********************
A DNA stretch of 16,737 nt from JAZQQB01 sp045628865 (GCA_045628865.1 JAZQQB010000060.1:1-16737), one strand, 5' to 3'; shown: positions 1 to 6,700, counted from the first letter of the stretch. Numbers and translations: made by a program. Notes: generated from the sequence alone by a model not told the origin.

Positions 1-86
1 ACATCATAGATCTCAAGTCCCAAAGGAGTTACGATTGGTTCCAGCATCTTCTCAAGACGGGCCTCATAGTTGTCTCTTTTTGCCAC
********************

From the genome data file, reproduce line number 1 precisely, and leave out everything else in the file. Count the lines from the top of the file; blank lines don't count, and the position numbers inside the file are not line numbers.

A DNA stretch of 16,737 nt from JAZQQB01 sp045628865 (GCA_045628865.1 JAZQQB010000060.1:1-16737), one strand, 5' to 3'; shown: positions 1 to 6,700, counted from the first letter of the stretch. Numbers and translations: made by a program. Notes: generated from the sequence alone by a model not told the origin.